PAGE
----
Why settling is unsettling

Caroline Grace-Cassidy on her new novel, whose message is: beware the settling stick!

Caroline Grace-Cassidy

Caroline Grace-Cassidy

 

The road map for my new novel was to write for a woman not brimming with self-confidence but brimming with self-respect.

A woman who is desperately avoiding saying “I do” just because “He’ll do”. My pen (Mac book . . . pen sounds better!) poised to prove that Lexie Byrne is completely content with her life regardless of her relationship status.

Why? Because being single as you approach 40 can be seen as problematic . . . for women that is! How it riles me that society still paints single women over 40 as a wee bit desperate. Because that’s a fact. That caricature of us kicking open the swinging doors of the Last Chance Saloon to find our mate . . . beating our chests with the settling stick. While single men over 40 remain unscathed by age. In fact, society’s narrative goes so far as to imply that men over 40, 50 or even 60 are actually considered eligible and a catch. Ha! The hypocrisy!

Modern-day women are busy, getting educated, building careers and that process lasts for years. As we don’t finish school until close to 18 we can’t make these years go any faster to keep our fertility alive and kicking. And yes, there are the obvious biological reasons why women need to be concerned and educated about leaving their fertility too late if that’s the route they want to take (disclaimer: many, many women simply don’t want to have children! Simple as! Shocker, eh?) and yes, it’s a physical concern that men don’t have but does that mean as the clock ticks by that we begin to just settle for less than “the right one”?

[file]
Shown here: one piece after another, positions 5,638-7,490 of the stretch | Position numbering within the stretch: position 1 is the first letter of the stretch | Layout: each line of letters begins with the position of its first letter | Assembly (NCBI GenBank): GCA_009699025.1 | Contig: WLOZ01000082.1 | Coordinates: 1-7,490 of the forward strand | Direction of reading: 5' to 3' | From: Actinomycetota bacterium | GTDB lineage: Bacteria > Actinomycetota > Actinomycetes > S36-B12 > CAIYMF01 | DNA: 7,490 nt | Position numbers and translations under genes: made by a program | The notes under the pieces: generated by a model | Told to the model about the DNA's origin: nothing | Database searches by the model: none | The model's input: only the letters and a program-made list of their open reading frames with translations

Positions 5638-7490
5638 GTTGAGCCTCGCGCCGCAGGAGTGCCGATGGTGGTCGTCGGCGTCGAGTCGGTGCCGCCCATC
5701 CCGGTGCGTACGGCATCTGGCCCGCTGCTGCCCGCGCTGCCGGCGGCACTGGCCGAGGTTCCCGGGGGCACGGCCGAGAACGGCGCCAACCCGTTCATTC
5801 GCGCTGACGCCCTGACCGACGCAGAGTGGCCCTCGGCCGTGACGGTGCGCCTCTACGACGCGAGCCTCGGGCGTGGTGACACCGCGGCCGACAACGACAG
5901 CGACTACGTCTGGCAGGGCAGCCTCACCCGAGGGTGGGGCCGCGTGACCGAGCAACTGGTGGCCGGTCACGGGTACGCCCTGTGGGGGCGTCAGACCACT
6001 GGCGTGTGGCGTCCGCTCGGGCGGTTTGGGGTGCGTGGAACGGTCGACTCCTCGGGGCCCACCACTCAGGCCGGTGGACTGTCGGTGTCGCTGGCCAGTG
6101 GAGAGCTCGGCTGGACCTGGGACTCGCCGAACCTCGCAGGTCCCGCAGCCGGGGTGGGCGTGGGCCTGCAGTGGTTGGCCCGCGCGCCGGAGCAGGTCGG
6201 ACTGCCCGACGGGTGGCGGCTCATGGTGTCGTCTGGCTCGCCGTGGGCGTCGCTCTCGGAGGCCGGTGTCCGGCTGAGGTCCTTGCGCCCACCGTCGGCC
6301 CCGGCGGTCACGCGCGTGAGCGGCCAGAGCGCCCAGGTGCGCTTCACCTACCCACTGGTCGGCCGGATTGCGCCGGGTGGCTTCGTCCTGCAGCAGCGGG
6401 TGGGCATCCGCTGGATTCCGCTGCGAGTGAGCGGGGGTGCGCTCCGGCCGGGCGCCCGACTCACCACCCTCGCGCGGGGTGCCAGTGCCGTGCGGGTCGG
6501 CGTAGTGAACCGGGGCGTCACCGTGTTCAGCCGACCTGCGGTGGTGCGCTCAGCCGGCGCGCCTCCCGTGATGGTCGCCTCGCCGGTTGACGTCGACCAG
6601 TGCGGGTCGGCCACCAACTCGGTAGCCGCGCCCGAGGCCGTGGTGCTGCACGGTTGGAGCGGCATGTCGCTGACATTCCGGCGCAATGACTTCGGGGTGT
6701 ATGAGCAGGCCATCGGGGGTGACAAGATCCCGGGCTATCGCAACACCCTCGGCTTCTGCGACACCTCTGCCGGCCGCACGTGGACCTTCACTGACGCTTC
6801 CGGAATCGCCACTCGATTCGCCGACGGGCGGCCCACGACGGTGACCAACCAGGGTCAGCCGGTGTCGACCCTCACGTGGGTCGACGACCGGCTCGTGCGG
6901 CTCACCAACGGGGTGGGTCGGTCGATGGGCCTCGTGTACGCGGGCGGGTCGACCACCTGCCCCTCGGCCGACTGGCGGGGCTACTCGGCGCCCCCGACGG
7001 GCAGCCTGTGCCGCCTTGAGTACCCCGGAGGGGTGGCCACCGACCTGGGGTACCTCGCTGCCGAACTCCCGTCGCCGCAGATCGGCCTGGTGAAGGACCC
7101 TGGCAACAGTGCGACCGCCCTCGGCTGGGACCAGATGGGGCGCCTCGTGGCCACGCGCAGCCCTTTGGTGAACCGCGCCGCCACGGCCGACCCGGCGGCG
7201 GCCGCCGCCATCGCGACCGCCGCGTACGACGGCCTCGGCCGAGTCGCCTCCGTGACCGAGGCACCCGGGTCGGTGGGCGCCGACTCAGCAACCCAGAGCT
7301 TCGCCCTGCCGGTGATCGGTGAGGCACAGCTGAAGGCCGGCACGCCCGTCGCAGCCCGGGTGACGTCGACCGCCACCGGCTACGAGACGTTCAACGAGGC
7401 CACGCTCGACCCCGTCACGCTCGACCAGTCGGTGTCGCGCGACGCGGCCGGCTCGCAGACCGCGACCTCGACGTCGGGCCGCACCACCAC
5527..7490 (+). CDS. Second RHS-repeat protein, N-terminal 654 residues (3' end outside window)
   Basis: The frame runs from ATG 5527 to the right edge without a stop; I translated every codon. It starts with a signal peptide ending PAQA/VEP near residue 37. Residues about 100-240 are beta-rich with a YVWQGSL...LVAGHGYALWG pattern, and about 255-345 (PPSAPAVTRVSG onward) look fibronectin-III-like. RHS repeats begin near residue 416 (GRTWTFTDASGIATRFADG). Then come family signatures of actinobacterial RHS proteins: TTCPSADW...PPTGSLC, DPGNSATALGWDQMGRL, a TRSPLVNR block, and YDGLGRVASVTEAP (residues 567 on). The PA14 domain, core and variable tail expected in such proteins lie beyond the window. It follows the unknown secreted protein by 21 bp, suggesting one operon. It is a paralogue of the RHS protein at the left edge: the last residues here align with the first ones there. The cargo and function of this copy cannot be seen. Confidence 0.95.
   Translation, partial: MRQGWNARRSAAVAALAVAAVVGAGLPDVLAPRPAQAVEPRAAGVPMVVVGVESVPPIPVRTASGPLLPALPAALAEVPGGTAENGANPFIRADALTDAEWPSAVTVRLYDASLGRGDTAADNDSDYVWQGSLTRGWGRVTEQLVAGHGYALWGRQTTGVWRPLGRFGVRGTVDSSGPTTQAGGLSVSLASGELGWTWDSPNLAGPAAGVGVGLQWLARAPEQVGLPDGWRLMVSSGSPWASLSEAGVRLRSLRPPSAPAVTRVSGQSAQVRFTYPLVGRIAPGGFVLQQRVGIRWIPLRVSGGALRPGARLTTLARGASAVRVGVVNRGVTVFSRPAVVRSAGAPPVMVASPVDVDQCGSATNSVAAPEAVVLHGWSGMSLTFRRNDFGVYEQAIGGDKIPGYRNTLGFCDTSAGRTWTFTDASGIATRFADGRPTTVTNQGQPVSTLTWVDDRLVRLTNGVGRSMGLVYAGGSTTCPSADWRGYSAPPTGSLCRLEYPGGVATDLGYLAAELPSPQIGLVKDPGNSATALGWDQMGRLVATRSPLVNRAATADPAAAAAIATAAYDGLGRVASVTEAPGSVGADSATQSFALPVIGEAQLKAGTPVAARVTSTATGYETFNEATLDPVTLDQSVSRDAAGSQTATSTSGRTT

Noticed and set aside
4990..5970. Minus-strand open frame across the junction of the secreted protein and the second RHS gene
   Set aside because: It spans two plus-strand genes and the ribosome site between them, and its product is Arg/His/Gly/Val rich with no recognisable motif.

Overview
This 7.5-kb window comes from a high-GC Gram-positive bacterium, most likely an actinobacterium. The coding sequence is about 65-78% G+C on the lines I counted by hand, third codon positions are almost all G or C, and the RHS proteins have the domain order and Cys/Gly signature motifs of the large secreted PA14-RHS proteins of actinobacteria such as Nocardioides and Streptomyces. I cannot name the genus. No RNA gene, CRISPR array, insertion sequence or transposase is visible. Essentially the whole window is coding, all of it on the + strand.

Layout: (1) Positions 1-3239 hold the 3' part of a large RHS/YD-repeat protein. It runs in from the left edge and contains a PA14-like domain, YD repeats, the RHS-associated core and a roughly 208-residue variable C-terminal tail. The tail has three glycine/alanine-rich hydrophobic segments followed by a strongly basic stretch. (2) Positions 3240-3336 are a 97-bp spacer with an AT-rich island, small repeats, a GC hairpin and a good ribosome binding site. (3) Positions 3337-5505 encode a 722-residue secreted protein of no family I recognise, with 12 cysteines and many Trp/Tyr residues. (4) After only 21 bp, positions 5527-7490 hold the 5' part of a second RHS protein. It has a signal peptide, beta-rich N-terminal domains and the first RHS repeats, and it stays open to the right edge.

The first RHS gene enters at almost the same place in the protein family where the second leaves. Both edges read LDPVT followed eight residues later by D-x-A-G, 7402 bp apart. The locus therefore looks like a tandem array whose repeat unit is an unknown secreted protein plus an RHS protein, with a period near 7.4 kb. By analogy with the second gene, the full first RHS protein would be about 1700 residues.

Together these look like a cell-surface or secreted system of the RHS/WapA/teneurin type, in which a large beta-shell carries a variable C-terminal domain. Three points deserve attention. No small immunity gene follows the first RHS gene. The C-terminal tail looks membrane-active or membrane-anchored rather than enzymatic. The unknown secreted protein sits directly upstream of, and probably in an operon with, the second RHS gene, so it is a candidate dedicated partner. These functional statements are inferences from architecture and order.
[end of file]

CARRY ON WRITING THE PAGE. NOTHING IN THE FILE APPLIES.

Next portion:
In The Unexpected Love Story of Lexie Byrne (aged 39½), my eighth novel, I was compelled to delve into the life of a woman who was approaching 40 yet intent on avoiding being hit with the settling stick. There’s that word again, the what stick, you may ask? Ah, you know the stick – the one where we settle for someone because most of all they are available and tick, tock, tick, tock, the clock is loud! Now, I’m a very happily married mother of two, in my forties. I’ve a big group of super girlfriends – some single, some dating, some married, some mothers, some dog owners, some mountain climbers. I count myself lucky I met my husband very young, 17 and 18 respectively, but some might disagree with this. Here’s what I regularly get:

“But you settled so young.”

. . . and there it is . . . that word “settled”. But oh how it’s changed in meaning since my day.

As a younger woman, settled meant you snuggled up on the sofa-bed with your true love in a flat in Rathmines and a bottle of Ritz or, if you had a part-time job in Quinnsworth, a four-pack of Stag. That sounded pretty perfect to me. However, in my forties this word has a very different meaning, one I wanted to explore in this novel. Rushed relationships, sprints down the aisle, Bugaboos bought before the honeymoon’s even booked . . . and I couldn’t help but question if a lot of marriages were just the settling ones.

Do we still allow fate to play its part in our destiny over 40? Can’t we be in love with ourselves until such a time that we meet “the right one”, he or she, who we simply can’t live without? It appears, for women of a certain age at least, that the idea of true love is deemed ridiculous. Rather silly. Too late in the day, hun.

To settle for less than so society has a box tick for you to me is such a bitter life disappointment. In my research for the book I talked to men and women approaching 40 who met (mainly online) and got on (in their words), “grand” – both with an eye on kids and marriage so off they went up the aisle. . . is this wrong? God, no! But all I’m asking is have they missed out on the chemistry, the butterflies, the passion . . . simply because time isn’t on their side?

I want society to lay off! To lessen the pressure and the judgemental narrative of how we see single women over forty who are childless. Life isn’t about fitting in, feeling part of the norm, life is a beautiful adventure, this isn’t a dress rehearsal so sisters embrace being free and single and know it’s more than OK to be a Lexie! To be heading to 40, living alone, loving life, supporting yourself with a great bunch of friends and never be pressurised to commit, hold out for the one and run for the hills if anyone comes at you proffering “The Settling Stick”!

The Unexpected Love Story of Lexie Byrne (aged 39½) is out now from Black and White Publishing

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